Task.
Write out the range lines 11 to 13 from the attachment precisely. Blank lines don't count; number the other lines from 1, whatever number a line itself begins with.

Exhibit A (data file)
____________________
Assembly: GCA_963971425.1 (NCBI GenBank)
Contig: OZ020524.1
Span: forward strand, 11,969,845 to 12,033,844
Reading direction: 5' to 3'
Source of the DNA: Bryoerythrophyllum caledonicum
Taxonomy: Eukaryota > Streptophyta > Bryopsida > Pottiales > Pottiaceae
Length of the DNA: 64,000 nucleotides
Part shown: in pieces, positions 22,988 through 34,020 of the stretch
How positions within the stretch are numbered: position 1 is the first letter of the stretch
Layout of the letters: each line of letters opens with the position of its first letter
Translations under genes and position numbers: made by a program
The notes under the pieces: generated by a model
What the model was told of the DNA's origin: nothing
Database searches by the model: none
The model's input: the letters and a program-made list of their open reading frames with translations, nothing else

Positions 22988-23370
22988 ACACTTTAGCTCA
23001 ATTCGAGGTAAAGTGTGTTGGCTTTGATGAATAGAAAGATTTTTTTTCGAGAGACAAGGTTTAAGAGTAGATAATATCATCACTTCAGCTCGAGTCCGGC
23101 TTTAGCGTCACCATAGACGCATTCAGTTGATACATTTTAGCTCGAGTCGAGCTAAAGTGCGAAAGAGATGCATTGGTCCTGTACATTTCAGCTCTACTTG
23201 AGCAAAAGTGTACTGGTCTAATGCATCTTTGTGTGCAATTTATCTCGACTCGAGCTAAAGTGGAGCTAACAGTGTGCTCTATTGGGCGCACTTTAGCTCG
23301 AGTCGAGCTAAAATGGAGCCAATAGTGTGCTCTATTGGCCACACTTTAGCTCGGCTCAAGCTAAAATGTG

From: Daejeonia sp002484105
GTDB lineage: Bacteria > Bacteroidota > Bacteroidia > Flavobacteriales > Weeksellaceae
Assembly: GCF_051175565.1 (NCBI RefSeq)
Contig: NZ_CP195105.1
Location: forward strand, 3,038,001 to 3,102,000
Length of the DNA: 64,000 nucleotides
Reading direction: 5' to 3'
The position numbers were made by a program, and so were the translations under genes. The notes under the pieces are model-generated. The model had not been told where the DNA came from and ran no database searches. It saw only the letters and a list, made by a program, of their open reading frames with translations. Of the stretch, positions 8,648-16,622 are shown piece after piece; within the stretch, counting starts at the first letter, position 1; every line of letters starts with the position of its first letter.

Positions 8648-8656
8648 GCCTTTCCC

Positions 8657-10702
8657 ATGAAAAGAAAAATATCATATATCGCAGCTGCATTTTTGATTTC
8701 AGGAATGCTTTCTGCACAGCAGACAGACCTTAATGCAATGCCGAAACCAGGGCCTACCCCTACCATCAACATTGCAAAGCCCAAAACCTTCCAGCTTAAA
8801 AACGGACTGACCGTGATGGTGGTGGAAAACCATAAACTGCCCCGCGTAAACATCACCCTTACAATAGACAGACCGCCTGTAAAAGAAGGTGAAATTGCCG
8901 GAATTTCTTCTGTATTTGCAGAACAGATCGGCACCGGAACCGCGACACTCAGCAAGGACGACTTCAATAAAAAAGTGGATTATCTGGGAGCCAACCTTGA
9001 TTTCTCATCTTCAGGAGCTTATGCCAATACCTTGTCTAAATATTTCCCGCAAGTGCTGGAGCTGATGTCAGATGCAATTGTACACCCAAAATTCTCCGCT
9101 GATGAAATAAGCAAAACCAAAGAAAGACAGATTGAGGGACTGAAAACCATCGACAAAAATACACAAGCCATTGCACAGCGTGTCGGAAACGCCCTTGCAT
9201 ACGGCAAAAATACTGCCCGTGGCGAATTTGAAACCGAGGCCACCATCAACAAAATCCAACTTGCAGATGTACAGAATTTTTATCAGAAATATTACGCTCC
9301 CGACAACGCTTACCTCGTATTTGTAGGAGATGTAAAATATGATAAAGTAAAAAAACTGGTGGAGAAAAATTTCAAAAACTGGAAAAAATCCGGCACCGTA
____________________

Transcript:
Translations under genes and position numbers: made by a program
The notes under the pieces: generated by a model
What the model was told of the DNA's origin: nothing